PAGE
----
Why This Newspaper Ran an Issue With No Photos After Publishing a Disturbing Refugee Image

Editor: Shielding readers just makes 'the needy more invisible'

Headshot of David Griner

Few photos in recent memory have had the devastating emotional impact of last week's pictures showing a Syrian toddler drowned on a Turkish beach.

Many news outlets were criticized for running the heartbreaking photos, a decision that many reached only after intensive internal debate. "It was brutally disturbing, yes," noted Kim Murphy, assistant managing editor for the Los Angeles Times. "But it promised to trouble our readers not by its violence, but by its searing sadness."

(You can read Murphy's full note online, but be warned it prominently features one of the most crushing photos of 3-year-old Aylan al-Kurdi)

While most news outlets simply defended their choice to run the photo, popular German tabloid Bild pressed the issue even harder and far more dramatically.

Tuesday's edition of the paper contained no photos whatsoever, instead showing blank spaces where each image was supposed to be.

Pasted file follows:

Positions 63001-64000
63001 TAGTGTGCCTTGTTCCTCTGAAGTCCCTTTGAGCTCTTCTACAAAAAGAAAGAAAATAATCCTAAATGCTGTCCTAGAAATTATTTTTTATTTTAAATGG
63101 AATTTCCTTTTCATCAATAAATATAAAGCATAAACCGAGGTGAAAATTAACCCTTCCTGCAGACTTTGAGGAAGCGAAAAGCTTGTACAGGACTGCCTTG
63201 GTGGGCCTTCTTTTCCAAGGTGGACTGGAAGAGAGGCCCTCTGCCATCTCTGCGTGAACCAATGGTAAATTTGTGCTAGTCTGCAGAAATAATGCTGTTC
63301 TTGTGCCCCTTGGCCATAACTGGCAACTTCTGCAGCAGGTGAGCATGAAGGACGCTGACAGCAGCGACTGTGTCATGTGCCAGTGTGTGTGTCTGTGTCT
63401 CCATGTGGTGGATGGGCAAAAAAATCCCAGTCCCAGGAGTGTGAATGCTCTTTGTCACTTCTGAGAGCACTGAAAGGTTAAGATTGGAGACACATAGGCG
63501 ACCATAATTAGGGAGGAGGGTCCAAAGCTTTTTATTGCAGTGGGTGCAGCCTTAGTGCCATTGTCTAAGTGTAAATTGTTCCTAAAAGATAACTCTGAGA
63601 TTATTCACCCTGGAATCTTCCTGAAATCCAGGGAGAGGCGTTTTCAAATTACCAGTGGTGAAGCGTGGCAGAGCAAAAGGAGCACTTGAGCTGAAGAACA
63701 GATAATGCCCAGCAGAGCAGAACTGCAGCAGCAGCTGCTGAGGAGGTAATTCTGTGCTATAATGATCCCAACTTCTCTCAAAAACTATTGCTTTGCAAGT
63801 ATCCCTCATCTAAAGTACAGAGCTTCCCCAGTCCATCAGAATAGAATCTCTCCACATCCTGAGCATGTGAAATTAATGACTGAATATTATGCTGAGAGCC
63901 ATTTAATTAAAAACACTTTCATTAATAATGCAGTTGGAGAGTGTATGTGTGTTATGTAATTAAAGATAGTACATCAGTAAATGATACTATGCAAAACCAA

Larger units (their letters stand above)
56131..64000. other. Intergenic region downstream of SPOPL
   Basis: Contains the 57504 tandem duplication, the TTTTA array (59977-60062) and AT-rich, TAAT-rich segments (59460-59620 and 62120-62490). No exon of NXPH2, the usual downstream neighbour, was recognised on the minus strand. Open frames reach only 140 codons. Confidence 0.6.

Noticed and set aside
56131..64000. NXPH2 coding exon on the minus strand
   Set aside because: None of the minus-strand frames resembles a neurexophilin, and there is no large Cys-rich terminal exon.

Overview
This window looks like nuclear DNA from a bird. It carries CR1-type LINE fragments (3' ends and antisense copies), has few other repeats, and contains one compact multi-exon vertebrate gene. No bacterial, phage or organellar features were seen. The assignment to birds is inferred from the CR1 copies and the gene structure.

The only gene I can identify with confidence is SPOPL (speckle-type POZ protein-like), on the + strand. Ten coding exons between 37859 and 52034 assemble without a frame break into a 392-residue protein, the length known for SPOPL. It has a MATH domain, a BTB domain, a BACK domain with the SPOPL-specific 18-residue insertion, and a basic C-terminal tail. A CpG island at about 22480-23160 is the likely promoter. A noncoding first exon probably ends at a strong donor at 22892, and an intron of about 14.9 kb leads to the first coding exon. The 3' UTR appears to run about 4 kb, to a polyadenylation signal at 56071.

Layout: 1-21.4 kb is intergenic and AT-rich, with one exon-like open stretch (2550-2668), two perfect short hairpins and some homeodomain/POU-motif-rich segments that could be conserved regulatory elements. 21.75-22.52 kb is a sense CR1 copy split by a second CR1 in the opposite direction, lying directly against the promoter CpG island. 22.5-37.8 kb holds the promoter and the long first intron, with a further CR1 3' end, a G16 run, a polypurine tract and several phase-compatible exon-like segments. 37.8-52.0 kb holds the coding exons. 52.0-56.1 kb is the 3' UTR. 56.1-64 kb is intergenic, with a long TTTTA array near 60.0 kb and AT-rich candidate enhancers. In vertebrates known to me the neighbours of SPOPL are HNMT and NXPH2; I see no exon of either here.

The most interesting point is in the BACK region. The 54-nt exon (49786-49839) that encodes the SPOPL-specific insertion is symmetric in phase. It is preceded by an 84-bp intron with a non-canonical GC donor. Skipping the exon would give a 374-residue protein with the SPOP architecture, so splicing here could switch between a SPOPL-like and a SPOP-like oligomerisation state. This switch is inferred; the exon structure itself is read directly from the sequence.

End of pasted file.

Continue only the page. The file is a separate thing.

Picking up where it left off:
Even articles shared on Facebook ran without images, instead showing captions over a gray box.

"Without pictures, the world would be more ignorant, the needy even more invisible, more lost," wrote digital editor Julian Reichelt in an online note about the issue. "Many crimes would simply be forgotten without a visual reminders, no atonement, no penance, no apologies to prevent learning and memory. Photographs are the screams of the world."

It's worth noting the level of gravity with which Bild originally ran the photo. Underneath the image of the drowned boy, the paper's editors wrote a lengthy note calling on Europeans to prevent such disasters from happening again:

Images like this have become shamefully commonplace.

We cannot bear them any longer, but we must show them, because they document the historic failure of our civilization in this refugee crisis.

Europe, this immensely rich continent, will be guilty if we continue to allow children to drown at our coasts.

We have too many ships, too many helicopters, too many reconnaissance planes to continue watching this disaster.

This photo is a message to the whole world, to finally unite and ensure that not a single child dies again on the run.

After all, who are we, what are our values really worth, if we continue to allow this to happen?

@griner david.griner@adweek.com David Griner is creative and innovation editor at Adweek and host of Adweek's podcast, "Yeah, That's Probably an Ad."